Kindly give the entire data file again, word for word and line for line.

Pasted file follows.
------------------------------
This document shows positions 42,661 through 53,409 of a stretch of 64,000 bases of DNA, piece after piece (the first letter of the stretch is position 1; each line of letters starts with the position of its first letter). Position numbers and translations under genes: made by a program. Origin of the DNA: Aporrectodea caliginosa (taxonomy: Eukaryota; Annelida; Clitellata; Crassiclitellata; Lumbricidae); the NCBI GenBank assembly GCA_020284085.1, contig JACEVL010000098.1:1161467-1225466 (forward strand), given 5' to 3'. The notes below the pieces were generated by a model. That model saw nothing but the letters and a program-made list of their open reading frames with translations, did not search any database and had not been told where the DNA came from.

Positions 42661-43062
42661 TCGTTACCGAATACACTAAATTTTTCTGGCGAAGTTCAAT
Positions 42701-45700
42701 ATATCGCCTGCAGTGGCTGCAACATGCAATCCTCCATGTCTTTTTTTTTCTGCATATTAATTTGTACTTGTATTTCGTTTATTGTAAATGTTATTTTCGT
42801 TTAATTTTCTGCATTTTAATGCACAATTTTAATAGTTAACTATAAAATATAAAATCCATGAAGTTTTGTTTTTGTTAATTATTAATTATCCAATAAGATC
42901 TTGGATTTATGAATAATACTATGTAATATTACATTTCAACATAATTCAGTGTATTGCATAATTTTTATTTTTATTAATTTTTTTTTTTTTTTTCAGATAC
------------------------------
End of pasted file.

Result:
This document shows positions 42,661 through 53,409 of a stretch of 64,000 bases of DNA, piece after piece (the first letter of the stretch is position 1; each line of letters starts with the position of its first letter). Position numbers and translations under genes: made by a program. Origin of the DNA: Aporrectodea caliginosa (taxonomy: Eukaryota; Annelida; Clitellata; Crassiclitellata; Lumbricidae); the NCBI GenBank assembly GCA_020284085.1, contig JACEVL010000098.1:1161467-1225466 (forward strand), given 5' to 3'. The notes below the pieces were generated by a model. That model saw nothing but the letters and a program-made list of their open reading frames with translations, did not search any database and had not been told where the DNA came from.

Positions 42661-43062
42661 TCGTTACCGAATACACTAAATTTTTCTGGCGAAGTTCAAT
Positions 42701-45700
42701 ATATCGCCTGCAGTGGCTGCAACATGCAATCCTCCATGTCTTTTTTTTTCTGCATATTAATTTGTACTTGTATTTCGTTTATTGTAAATGTTATTTTCGT
42801 TTAATTTTCTGCATTTTAATGCACAATTTTAATAGTTAACTATAAAATATAAAATCCATGAAGTTTTGTTTTTGTTAATTATTAATTATCCAATAAGATC
42901 TTGGATTTATGAATAATACTATGTAATATTACATTTCAACATAATTCAGTGTATTGCATAATTTTTATTTTTATTAATTTTTTTTTTTTTTTTCAGATAC